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It is with sadness that we here in the MRI Research Facility must resign ourselves to the fact that Friday, June 26 is Casey Johnson's last day with our group. Casey has been a postdoctoral fellow with the lab for over three years, with his work primarily involving the study of imaging biomarkers in psychiatric disorders such as bipolar disorder. Casey's run here is epitomized in the pictures; a lot of hard work, a lot of deep thinking, and ultimately big success. His time at Iowa has been extremely productive, authoring or co-authoring nearly a dozen papers and earning awards for his presentations at international conferences. He has served as a mentor to several of the incoming students in the group as well. We know he is on to bigger and better things, but we regret having to say goodbye (Marla and Autumn will particularly miss his judgemental glances at their shenanigans).
Casey is headed back to his home area of Minneapolis-St. Paul, where he will be a Research Associate at the University of Minnesota, shifting his focus to musculoskeletal MRI. We hope he learned a little from us here at Iowa to take with him (like don't let your wife share too many Facebook pictures). We wish him all the best in his advancing career. Good Luck Casey!
March 2015 began the era of 7T brain imaging at the University of Iowa. We have begun human brain imaging on healthy volunteers with our GE MR950 scanner, and the results are already showing us new things. Above are shown sample images from T2-weighted (left panel) and FLAIR (right panel) acquisitions, where we are beginning to optimize sequences and protocols for 7T. We have also been gaining experience with BRAVO (the GE version of magnetization-prepared gradient scho) and SWAN (the GE version of susceptibility weighted imaging).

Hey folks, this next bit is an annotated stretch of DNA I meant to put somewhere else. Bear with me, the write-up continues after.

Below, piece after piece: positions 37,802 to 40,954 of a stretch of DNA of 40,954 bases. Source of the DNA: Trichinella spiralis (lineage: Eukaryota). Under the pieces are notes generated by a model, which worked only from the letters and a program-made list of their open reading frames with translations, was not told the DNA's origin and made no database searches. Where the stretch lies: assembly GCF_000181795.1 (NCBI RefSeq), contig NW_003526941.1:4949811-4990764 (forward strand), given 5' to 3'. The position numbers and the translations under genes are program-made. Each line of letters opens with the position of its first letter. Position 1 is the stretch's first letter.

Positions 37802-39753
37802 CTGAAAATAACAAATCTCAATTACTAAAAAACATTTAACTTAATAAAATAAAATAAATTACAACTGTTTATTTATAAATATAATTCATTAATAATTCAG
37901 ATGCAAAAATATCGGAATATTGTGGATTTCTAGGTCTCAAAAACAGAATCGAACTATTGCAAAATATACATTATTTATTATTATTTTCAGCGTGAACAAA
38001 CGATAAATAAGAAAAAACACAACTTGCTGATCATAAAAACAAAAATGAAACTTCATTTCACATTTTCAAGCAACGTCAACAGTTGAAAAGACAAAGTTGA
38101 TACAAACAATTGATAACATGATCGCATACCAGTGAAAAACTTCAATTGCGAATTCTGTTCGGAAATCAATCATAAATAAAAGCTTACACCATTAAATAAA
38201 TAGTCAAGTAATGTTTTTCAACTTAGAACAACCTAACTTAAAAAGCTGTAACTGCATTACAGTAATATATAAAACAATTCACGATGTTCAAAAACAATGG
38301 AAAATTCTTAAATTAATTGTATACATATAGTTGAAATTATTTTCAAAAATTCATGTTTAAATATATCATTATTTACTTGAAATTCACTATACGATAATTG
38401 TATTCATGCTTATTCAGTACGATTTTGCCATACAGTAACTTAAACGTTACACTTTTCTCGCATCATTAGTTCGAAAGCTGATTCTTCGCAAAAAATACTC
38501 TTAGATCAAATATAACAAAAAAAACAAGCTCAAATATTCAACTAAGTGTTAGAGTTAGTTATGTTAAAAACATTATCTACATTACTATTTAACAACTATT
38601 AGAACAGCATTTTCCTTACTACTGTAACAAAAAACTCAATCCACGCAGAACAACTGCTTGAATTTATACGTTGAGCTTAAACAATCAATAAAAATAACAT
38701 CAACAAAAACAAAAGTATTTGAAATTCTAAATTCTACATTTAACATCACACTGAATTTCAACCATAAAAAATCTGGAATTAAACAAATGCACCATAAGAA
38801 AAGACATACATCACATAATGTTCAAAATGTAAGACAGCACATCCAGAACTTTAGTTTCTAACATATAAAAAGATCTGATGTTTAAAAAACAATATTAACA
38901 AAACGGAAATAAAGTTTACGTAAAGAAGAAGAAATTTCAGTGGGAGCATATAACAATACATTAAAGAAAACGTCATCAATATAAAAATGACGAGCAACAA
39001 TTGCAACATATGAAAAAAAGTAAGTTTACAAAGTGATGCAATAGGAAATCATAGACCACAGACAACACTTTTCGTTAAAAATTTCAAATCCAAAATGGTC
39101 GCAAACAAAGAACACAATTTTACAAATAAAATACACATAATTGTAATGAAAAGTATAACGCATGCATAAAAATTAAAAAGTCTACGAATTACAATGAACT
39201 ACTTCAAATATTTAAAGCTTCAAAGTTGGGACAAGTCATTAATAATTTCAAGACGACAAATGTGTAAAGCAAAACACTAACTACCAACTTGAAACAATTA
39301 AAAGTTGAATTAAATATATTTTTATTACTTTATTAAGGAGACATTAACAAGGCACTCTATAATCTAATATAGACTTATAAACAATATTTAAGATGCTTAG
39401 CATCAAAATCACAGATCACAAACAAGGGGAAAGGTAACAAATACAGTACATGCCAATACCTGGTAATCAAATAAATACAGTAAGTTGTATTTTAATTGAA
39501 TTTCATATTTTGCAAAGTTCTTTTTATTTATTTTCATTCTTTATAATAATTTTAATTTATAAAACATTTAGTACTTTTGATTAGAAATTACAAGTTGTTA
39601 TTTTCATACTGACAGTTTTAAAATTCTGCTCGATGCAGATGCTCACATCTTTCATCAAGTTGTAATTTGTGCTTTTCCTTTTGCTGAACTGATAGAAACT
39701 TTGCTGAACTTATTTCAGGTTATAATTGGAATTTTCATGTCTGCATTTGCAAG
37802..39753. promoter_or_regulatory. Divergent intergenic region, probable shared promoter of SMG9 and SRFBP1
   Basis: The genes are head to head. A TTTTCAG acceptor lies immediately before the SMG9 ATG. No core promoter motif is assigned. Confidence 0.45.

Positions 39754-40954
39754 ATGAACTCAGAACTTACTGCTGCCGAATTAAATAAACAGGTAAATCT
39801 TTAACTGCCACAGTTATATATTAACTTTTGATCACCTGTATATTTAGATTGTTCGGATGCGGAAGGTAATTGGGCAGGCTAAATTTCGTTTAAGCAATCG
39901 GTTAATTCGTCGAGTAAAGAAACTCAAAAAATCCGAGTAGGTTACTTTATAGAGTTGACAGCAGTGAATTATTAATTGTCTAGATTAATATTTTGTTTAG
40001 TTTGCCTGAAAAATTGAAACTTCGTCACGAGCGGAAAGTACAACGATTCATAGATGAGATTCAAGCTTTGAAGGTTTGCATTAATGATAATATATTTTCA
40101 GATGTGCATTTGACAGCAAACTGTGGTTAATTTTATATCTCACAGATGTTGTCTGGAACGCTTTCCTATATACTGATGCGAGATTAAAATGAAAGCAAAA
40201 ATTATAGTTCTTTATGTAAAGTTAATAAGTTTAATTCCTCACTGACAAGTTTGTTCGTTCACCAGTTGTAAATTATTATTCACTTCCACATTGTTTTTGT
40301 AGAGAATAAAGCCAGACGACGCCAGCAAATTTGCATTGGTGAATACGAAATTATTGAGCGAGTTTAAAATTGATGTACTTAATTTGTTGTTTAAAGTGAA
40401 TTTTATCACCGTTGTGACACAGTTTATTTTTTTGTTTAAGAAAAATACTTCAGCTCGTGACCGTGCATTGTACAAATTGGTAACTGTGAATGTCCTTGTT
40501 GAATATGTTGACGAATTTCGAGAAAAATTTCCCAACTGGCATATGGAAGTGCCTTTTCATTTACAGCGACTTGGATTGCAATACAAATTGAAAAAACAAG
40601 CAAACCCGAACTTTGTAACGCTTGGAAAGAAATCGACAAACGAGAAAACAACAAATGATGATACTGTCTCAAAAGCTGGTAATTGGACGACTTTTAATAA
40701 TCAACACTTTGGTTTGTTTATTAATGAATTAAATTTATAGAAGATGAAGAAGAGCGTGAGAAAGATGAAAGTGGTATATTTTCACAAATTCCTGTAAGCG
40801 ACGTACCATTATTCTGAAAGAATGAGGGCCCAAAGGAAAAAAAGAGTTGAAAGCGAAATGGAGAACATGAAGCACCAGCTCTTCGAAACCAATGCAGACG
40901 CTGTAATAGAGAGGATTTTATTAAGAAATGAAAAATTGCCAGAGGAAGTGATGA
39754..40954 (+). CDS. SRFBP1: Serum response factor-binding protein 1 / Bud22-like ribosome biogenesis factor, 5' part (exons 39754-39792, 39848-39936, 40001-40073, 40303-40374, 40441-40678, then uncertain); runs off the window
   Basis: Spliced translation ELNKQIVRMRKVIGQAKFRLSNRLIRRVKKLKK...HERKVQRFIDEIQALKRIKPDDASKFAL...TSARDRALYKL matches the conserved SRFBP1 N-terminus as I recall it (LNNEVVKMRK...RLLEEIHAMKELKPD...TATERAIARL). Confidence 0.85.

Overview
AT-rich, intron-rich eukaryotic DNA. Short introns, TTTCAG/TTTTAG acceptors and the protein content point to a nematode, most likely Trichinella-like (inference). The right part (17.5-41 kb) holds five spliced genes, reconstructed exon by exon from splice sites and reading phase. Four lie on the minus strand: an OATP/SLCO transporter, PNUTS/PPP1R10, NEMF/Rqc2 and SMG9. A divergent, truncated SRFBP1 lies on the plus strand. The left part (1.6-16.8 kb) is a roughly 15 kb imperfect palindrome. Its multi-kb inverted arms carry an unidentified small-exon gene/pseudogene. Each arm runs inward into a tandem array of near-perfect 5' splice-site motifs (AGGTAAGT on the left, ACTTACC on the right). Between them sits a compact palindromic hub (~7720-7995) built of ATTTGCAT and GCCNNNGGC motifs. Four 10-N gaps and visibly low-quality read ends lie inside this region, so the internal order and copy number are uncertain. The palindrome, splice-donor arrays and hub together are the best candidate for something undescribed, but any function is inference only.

Installation of the Magnetic Resonance Research Facility's new 7T scanner is almost complete! We have begun to acquire images in phantoms and other materials as our system is tested and calibrated. The image above is a sample of the kind of exquisite detail we hope to see once we begin human imaging. Can you guess what it is?
New picture, new insight
In a study published January 6, 2015 in the journal Molecular Psychiatry, UI researchers showed that quantitative T1ρ MRI yielded significant differences in the cerebral white matter and the cerebellum of patients with by bipolar disorder compared to matched control subjects. T1ρ imaging is thought to be sensitive to changes in pH and/or glucose concentration, factors that are influenced by cellular metabolism. This imaging research is providing new understanding of the mechanisms of bipolar disorder and may help in its diagnosis and treatment.
The full paper is "Brain abnormalities in bipolar disorder detected by quantitative T1ρ mapping" (link), authored by Casey Johnson, Robin Follmer, Ipek Oguz, Lois Warren, Gary Christensen, Jesse Fiedorowicz, Vincent Magnotta, and John Wemmie.
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